Compounding health and aging disparities, LGBT older adults fear discrimination and mistreatment from service providers across a range of settings, including outpatient care, hospitalization, home health, assisted living, and long-term care. The need to go “back into the closet” to protect oneself while receiving home care services, or when transitioning from community to residential living, is a recurring theme within studies of LGBT older adults' views on long-term care (Addis et al., 2009; McCabe, Bostwick, Hughes, West, & Boyd, 2010; Van Wagenen, Driskell, & Bradford, 2013).
Fear of discrimination appears to be both widely experienced and well-founded. A national online survey sponsored by six service organizations asked respondents, including LGBT older adults, caregivers, social service providers, and legal representatives, about experiences with assisted living and long-term care (N = 769; National Senior Citizens Law Center, 2011). Results indicated that there are considerable barriers to service for this group. Ten percent of respondents reported that LGBT older adults receive inferior care or are denied services because of their orientation; 15% expressed fear seeking health care outside the LGBT community; 21% reported not disclosing their orientation or gender identity to their providers; 89% of respondents believe staff will discriminate against them if their identity is disclosed; and 43% report being mistreated by long-term care staff and administrators. This report also notes that in addition to survey item responses, 328 participants submitted comments in which they reported 853 separate instances of mistreatment (National Senior Citizens Law Center, 2011). Frazer's (2009) survey of 3,500 LGBT adults older than 50 corroborates risk for mistreatment, with 8.3% of respondents reporting mistreatment by caregivers because of homophobia and 8.9% reporting being blackmailed or exploited by caregivers threatening to disclose their orientation to others.
Lack of Knowledge and Competencies Among Health and Aging Service Providers
In U.S. and Canadian medical schools, students receive only 5 hours of education or training related to LGBT patient care, with little or no additional opportunity to learn competency skills during clinical practice (Obedin-Maliver et al., 2011). No comparable studies have quantified the amount of LGBT-focused education received in nursing programs, but nurse scholars have noted a general lack of education and competency training for nurses in this area (Jablonski, Vance, & Beattie, 2013; Lim & Bernstein, 2012; McIntyre & McDonald, 2012; Peate, 2013a,b; Ridgers, 2013).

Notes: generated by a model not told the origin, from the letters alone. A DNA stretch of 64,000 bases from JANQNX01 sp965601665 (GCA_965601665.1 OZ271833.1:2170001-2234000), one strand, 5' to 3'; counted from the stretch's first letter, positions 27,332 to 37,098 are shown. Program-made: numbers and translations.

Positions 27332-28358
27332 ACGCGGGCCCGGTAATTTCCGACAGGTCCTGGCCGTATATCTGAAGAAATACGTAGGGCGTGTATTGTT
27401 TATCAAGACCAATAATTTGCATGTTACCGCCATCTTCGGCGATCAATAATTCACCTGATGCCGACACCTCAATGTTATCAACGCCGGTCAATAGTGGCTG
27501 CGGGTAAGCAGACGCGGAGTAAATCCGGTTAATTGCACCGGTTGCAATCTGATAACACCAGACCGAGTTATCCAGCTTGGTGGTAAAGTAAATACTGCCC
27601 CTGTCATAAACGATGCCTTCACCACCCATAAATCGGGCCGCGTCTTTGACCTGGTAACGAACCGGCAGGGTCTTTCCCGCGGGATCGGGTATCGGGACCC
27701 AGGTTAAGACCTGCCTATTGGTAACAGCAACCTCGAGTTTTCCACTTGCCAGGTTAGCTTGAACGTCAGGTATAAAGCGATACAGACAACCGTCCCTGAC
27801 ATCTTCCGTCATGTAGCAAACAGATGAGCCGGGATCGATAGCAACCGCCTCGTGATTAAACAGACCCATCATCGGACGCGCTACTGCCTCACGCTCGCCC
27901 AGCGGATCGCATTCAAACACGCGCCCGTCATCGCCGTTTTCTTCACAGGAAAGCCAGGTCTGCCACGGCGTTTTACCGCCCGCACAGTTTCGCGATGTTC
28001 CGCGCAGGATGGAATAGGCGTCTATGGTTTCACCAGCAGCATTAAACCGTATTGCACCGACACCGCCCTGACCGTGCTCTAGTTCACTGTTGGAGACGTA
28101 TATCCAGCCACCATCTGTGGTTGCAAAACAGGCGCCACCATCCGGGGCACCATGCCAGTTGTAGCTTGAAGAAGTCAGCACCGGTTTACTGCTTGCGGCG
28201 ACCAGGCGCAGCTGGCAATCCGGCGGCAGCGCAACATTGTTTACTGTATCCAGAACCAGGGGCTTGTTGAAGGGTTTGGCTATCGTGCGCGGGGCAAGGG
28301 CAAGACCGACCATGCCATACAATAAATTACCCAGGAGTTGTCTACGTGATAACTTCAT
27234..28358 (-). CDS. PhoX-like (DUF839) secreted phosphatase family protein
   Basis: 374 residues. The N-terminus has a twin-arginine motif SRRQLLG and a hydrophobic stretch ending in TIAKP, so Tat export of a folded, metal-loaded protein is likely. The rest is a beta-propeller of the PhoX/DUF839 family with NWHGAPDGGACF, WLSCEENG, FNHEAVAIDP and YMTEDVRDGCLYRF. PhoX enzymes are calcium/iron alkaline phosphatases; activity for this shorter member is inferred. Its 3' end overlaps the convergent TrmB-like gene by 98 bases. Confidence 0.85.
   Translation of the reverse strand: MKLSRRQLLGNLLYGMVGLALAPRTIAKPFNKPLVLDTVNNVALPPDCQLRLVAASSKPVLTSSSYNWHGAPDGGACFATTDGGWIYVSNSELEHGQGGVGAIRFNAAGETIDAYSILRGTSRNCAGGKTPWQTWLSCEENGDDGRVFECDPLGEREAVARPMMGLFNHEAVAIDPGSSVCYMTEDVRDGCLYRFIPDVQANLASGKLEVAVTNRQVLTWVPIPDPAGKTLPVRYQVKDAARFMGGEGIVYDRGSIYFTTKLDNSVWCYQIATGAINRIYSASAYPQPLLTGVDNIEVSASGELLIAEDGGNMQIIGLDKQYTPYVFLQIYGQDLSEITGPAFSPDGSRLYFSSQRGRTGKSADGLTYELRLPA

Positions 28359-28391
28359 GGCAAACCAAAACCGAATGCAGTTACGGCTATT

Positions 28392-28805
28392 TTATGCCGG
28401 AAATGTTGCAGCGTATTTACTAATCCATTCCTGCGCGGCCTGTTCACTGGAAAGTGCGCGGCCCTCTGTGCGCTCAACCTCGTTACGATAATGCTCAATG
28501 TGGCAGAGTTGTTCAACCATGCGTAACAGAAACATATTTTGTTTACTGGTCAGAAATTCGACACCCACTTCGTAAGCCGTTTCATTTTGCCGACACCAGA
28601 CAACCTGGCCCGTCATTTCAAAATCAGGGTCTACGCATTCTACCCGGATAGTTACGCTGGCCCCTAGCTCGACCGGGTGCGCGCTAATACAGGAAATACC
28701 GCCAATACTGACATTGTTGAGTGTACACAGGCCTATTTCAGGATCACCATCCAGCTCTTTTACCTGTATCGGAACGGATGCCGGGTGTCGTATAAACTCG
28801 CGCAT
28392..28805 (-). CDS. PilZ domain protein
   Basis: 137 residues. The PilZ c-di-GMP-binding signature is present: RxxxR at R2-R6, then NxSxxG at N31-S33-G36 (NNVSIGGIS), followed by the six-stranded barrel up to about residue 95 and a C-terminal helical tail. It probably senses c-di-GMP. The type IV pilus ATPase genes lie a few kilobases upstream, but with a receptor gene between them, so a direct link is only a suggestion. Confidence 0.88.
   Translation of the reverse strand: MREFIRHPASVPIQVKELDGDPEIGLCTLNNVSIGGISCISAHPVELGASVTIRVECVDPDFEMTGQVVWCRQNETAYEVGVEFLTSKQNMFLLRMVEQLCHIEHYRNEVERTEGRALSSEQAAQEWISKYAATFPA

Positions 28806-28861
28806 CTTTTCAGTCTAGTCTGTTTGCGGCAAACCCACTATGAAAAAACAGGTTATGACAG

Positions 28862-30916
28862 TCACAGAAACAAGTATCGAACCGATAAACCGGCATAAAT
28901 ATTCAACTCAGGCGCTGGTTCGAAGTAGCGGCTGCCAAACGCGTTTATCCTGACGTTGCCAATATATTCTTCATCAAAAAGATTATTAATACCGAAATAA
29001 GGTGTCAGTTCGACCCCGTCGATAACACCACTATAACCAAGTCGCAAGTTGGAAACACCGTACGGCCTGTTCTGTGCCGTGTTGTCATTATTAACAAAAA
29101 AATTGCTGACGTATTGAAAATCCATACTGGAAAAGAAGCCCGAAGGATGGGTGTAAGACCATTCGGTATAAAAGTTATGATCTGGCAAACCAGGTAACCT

Research involving LGBT aging services is also scant, but the few studies of knowledge, competency, and attitudes among aging service providers indicate that many providers remain unaware that there are LGBT older adults in their service area. One study (Hughes, Harold, & Boyer, 2011) explored how members of a large Midwestern aging services network were approaching the issue of LGBT aging and LGBT older adult services, including what services specific to this group were available and attitudes of network providers regarding LGBT older adults and training needs. Although the majority of respondents believed that LGBT older adults had different needs related to aging (63%), a sizable minority did not (37%). Although 61% of respondents thought the level and nature of services provided to LGBT older adults by their agencies was appropriate, 32.2% indicated that LGBT-specific services were a low priority for their agency, 29.9% reported that they were somewhat of a priority, and 26.4% reported that they were not a priority. Moreover, the majority of respondents (56.3%) said that their agencies did not engage in any outreach to the LGBT community.
Another study of aging service providers (Knochel, Quam, & Croghan, 2011) found that 65% of respondents were not aware of the existence of lesbian and gay older adult–specific aging services throughout the United States; 81% of respondents reported that staff did not receive training specific to this population, and although 61% agreed that it was important to address the needs of older lesbian and gay adults, 10% were unwilling to consider competency training focused on the topic.
Lack of Geriatric and Gerontological Nursing Research with LGBT Older Adults